Results: 1) Awareness of race permeates the experience of physicians of African descent in the health care workplace; 2) race-related experiences shape interpersonal interactions and define the institutional climate; 3) responses to perceived racism at work vary along a spectrum from minimization to confrontation; 4) the health care workplace is often silent on issues of race; and 5) collective race-related experiences can result in “racial fatigue,” with personal and professional consequences for physicians.

Limitations: The study was restricted to New England and may not reflect the experiences of physicians in other geographic regions. The findings are meant to be hypothesis-generating and require additional follow-up studies.

Conclusions: The issue of race remains a pervasive influence in the work lives of physicians of African descent. Without sufficient attention to the specific ways in which race shapes physicians’ work experiences, health care organizations are unlikely to create environments that successfully foster and sustain a diverse physician workforce.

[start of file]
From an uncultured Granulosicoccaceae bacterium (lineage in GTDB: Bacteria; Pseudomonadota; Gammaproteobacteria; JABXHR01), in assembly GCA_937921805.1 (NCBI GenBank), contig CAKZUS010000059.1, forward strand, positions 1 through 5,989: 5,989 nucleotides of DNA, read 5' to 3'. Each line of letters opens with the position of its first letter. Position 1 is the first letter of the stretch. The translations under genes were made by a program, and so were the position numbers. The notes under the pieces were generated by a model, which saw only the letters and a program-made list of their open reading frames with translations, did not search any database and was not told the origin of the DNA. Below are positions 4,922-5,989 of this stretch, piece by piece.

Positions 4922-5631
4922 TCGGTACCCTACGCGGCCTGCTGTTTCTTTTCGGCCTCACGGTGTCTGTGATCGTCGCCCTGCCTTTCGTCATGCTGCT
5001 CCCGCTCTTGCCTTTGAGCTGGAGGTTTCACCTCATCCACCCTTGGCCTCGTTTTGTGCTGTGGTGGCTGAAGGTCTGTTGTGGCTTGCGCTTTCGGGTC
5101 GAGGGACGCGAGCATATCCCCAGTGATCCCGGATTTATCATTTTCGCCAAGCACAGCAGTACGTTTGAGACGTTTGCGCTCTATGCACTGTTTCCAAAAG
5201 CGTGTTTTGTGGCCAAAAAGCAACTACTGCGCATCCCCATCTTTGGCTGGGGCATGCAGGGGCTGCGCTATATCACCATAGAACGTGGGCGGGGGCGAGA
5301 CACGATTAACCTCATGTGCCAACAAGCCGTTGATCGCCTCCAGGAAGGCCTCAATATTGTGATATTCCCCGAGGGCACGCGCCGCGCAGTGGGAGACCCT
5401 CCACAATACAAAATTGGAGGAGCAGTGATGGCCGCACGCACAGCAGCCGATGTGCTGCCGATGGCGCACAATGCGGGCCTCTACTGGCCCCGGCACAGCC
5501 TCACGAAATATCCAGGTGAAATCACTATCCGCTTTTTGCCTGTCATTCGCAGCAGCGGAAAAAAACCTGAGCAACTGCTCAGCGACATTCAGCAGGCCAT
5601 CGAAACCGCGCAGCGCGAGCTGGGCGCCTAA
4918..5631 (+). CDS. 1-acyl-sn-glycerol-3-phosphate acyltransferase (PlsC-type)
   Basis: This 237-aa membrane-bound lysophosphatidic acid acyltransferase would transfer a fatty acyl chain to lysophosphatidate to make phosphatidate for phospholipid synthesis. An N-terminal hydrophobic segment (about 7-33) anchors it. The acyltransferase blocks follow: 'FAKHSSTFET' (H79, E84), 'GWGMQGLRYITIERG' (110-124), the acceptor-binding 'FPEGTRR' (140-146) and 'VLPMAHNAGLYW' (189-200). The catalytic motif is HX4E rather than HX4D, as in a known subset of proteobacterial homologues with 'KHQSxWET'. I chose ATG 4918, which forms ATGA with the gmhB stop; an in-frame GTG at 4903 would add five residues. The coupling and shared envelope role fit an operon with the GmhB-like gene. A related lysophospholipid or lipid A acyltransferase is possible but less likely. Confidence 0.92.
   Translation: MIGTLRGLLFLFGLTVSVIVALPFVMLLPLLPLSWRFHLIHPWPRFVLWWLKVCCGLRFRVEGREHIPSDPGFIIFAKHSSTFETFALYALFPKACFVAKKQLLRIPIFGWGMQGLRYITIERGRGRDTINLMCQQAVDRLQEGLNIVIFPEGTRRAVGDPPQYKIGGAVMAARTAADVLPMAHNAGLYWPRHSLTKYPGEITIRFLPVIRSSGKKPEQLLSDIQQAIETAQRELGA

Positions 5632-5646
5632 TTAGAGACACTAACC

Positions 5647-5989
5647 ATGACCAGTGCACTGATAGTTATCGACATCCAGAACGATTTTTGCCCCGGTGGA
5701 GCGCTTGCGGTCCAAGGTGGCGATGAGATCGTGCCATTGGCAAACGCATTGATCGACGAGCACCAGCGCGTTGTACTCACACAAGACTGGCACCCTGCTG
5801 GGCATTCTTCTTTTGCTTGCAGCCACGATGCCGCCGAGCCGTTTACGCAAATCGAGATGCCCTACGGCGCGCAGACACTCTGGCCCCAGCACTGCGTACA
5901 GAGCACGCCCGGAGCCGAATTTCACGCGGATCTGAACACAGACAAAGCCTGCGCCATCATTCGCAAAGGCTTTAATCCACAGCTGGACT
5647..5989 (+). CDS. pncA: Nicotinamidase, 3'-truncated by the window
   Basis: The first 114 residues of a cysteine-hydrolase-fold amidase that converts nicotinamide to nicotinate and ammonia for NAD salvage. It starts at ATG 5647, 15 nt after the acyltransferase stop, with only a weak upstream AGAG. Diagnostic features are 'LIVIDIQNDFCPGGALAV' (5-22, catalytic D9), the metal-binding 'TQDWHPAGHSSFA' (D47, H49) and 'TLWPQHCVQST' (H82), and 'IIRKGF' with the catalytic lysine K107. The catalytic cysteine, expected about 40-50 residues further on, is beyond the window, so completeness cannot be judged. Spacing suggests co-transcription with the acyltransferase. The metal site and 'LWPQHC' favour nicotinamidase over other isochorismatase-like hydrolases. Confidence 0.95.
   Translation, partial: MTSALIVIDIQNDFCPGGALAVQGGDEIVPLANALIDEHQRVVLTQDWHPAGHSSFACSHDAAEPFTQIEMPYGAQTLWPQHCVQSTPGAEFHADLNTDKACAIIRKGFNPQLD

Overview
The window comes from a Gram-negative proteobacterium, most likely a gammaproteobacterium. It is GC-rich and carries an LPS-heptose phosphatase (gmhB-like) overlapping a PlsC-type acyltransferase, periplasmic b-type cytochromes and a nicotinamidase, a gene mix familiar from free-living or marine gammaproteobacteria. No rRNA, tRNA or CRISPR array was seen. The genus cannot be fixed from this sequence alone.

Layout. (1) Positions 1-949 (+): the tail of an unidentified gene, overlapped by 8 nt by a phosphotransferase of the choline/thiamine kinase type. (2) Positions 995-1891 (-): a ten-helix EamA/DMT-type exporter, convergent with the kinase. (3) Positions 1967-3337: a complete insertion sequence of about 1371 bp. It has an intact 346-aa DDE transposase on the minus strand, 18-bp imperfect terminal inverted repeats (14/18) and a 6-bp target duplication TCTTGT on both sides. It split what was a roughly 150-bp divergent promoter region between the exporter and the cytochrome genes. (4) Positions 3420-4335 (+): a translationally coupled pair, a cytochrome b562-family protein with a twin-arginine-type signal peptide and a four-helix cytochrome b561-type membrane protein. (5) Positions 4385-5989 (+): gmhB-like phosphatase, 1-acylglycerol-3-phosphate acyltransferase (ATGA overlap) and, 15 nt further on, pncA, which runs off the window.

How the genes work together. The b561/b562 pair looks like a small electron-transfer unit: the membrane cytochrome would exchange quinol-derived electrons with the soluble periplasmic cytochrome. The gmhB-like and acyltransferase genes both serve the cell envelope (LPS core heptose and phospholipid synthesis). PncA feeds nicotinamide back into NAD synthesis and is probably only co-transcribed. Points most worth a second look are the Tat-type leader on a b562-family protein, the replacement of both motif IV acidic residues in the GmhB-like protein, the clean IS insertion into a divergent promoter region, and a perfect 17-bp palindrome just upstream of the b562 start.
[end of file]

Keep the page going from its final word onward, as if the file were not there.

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Two steps forward, one step back
Posted on January 9, 2007
Henry Baffoe-Bonnie
Lakeland Regional Medical Center. Lakeland, Florida
Conflict of Interest: None Declared